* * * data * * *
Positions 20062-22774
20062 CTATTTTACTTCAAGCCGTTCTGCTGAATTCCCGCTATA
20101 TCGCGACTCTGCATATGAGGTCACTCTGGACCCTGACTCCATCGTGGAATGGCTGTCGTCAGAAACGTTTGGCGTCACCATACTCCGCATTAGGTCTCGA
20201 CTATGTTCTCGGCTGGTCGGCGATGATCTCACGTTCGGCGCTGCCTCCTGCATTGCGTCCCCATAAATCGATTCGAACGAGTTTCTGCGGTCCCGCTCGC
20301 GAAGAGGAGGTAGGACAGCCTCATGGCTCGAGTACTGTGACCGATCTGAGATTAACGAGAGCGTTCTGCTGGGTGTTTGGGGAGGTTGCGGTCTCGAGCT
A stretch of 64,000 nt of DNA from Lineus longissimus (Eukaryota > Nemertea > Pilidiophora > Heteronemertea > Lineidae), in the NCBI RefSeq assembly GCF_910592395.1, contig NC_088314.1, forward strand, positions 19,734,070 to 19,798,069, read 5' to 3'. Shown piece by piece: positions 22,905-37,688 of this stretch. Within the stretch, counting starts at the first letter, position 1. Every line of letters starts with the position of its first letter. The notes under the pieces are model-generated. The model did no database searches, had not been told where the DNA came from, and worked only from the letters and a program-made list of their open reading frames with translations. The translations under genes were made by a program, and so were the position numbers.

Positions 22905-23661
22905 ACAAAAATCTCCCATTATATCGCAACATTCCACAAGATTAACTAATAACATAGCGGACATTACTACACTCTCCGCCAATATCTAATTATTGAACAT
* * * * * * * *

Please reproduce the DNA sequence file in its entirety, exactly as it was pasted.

Positions 20062-22774
20062 CTATTTTACTTCAAGCCGTTCTGCTGAATTCCCGCTATA
20101 TCGCGACTCTGCATATGAGGTCACTCTGGACCCTGACTCCATCGTGGAATGGCTGTCGTCAGAAACGTTTGGCGTCACCATACTCCGCATTAGGTCTCGA
20201 CTATGTTCTCGGCTGGTCGGCGATGATCTCACGTTCGGCGCTGCCTCCTGCATTGCGTCCCCATAAATCGATTCGAACGAGTTTCTGCGGTCCCGCTCGC
20301 GAAGAGGAGGTAGGACAGCCTCATGGCTCGAGTACTGTGACCGATCTGAGATTAACGAGAGCGTTCTGCTGGGTGTTTGGGGAGGTTGCGGTCTCGAGCT
A stretch of 64,000 nt of DNA from Lineus longissimus (Eukaryota > Nemertea > Pilidiophora > Heteronemertea > Lineidae), in the NCBI RefSeq assembly GCF_910592395.1, contig NC_088314.1, forward strand, positions 19,734,070 to 19,798,069, read 5' to 3'. Shown piece by piece: positions 22,905-37,688 of this stretch. Within the stretch, counting starts at the first letter, position 1. Every line of letters starts with the position of its first letter. The notes under the pieces are model-generated. The model did no database searches, had not been told where the DNA came from, and worked only from the letters and a program-made list of their open reading frames with translations. The translations under genes were made by a program, and so were the position numbers.

Positions 22905-23661
22905 ACAAAAATCTCCCATTATATCGCAACATTCCACAAGATTAACTAATAACATAGCGGACATTACTACACTCTCCGCCAATATCTAATTATTGAACAT